Hello. Thank you for visiting my blog.
First, a little about myself. I am, as you probably guessed, a firefighter and a paramedic. I started out in EMS as an EMT in 2002. I worked for a private ambulance company in southern California for a couple of years. Our call volume there was diverse. We did some 911 calls, a lot of inter-facility transports, dialysis calls (which I loath to this day) and special events.
The unit on which I worked was assigned to a medical center near Downtown L.A. It was the NICU (neonatal intensive care unit) transport unit. We would pick up an incubator and a team of MDs, RNs and RTs and take them to one of the smaller hospitals in the area and pick up really sick kids. I learned a lot about treating babies there. We also transported really sick kids to the PICU (pediatric intensive care unit) and women in labor that were having complications.
I left that ambulance company to go to another that payed more and had a better schedule. Unfortunately that one went belly up soon after I started. Turned out that the IRS really wanted to talk to the owner about his financial dealings. He fled the country.
This was the catalyst I needed to get me to go to paramedic school. I decided to go to what was the toughest program in the area (and quite possibly the state). We started out with 27 of us and 9 graduated. There was some serious stress there.
After paramedic school I went back to work in the private sector for another company. We did 911 calls and ALS inter-facility transports. The main reason I ended up there was that they were willing to pay me as a medic while I waited for my state license to come through.
Of course this entire time I had been testing with fire departments but the competition was too great at my experience level. My resume didn't stand out enough....yet.
While working there I started my first real steps into the fire service. I started working a couple shifts a month as a medic for a volunteer department. In return I got to train with them. While I was working on a fire department and I was called a firefighter I really don't consider that to be when I became a firefighter. But it was a step in the right direction.
Because of my experience there I was able to get a full time job on a small department in a rural area (go out to the middle of no where, hang a left and go 27 more miles). They were just starting up their paramedic program and didn't pay much. I was in need of a department to take a chance on me. We both got what we needed.
In my time there I made some great friends. They trained me to be a firefighter. On April 26, 2008 I had my first structure fire. Finally, in my own eyes, I had become a firefighter. My experiences at this small department were amazing. The call volume was not great but it was diverse and usually, when we were called, it was for something good.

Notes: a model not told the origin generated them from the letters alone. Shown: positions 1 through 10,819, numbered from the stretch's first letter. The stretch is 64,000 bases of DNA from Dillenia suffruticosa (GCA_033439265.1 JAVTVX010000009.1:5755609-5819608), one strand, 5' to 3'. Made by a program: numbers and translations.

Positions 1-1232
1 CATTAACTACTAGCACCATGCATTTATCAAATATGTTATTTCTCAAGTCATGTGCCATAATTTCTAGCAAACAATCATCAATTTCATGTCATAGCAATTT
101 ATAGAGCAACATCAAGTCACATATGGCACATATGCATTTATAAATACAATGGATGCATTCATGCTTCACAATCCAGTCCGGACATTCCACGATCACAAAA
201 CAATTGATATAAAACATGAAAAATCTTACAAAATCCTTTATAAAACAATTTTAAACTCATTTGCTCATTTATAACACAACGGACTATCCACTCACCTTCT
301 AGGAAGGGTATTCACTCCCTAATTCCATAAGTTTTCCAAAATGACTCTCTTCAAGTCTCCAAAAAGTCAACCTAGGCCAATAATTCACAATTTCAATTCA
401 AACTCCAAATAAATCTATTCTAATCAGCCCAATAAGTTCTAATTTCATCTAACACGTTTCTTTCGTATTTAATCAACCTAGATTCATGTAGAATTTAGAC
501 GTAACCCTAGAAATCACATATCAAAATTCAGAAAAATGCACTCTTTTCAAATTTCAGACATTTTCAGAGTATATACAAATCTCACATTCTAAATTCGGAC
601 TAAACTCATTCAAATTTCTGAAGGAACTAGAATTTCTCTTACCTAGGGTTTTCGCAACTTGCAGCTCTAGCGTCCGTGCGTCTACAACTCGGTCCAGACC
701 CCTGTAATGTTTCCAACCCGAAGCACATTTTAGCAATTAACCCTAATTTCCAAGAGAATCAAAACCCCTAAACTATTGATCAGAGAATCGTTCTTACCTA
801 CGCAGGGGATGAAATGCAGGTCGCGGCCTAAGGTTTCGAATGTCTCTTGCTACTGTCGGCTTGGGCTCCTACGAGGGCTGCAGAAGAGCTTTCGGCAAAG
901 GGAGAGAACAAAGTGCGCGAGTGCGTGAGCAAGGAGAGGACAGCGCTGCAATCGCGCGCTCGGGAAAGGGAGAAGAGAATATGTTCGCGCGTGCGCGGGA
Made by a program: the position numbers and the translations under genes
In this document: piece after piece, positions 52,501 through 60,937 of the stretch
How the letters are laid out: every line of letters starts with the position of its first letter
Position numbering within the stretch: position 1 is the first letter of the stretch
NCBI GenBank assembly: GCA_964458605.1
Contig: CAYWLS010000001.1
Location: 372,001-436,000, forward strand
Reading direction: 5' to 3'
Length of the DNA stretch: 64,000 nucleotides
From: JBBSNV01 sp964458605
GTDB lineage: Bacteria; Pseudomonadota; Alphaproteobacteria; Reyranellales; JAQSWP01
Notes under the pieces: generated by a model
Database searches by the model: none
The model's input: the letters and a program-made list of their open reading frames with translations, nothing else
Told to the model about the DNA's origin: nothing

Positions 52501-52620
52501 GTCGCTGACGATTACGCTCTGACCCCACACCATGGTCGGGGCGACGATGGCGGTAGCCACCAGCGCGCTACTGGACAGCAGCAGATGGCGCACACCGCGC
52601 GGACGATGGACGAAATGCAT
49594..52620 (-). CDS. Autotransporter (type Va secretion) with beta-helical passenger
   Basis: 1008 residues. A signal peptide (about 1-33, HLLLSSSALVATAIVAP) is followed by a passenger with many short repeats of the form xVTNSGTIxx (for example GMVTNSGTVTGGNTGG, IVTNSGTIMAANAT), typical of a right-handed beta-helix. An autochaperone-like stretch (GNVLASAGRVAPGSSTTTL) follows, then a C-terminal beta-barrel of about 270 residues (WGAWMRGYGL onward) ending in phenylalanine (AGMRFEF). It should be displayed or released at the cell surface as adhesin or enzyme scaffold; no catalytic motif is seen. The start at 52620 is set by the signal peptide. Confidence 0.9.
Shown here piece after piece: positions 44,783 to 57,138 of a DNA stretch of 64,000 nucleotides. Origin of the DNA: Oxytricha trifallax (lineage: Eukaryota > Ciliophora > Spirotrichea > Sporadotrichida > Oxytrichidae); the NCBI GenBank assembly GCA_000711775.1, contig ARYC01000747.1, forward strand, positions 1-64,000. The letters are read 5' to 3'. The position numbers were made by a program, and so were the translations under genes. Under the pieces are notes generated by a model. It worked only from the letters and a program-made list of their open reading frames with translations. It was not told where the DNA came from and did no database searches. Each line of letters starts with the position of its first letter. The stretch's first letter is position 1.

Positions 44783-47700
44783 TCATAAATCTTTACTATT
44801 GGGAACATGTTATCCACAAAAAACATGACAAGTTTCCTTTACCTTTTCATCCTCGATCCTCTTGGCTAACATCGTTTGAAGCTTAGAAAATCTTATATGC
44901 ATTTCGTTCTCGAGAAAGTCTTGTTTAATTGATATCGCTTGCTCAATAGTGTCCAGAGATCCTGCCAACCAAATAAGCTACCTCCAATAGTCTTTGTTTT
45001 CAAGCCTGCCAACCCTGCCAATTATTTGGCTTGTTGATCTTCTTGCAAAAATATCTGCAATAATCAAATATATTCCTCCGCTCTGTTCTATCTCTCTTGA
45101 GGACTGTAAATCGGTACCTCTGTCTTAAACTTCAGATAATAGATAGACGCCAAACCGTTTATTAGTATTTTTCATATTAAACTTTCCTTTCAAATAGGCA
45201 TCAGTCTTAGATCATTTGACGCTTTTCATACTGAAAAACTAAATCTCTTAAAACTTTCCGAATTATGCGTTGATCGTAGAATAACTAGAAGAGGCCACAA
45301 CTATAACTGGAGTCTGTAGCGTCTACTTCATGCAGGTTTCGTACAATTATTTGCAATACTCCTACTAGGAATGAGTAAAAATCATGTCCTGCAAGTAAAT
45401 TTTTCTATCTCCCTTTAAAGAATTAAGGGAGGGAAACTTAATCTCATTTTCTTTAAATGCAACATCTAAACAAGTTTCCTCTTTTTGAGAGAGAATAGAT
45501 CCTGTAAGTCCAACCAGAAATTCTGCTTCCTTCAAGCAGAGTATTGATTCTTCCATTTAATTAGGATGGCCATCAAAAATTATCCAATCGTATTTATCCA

While there, I tested for and was hired by a larger municipal department. It offered everything I needed to make a career out of this field. Mostly better pay and benefits. A year and a half after getting hired by that department I lost that job. Thankfully it was part of a consolidation process and I was immediately picked up by a larger department.
I now work for a large, and growing, regional department. We cover many different cities (from ghetto to wealthy neighborhoods). We also have a large wildland/urban interface and water ways. My department is large enough that we offer most specialties that the fire service offers such as water rescue, USAR, and HAZMAT.
I am fortunate enough to be a medic in an EMS system that is very progressive. We are encouraged to think. I know this may seem strange but there are some counties in California that want their medics to operate like robots, only following protocols. If you haven't been on both sides of that fence it would be hard to understand.
My blog was originally created by my wife as a way to share my stories and experiences as a paramedic intern with family and friends. Since then it has changed several times into what it is today. I write for several reasons. First, I write for me. I like to be able to look back on the calls that I have run. It's sort of a journal. Second, I like having a place to rant or rave about things. Third, it's still a way for my family and friends to keep up with what is going on in my life at work. Fourth, I write for those out there who are the rubber-neckers. The ones who want a glimpse into a firefighter/paramedics life. Lastly, I write because I have become a member of a select group. We, the medics of the blogosphere, love our jobs, love sharing stories and ideas and hope to make a change for the better in our field.
I hope you enjoy these stories of a Firefighter/Paramedic
Fatal Hit and Run in Anderson County.
48 minutes ago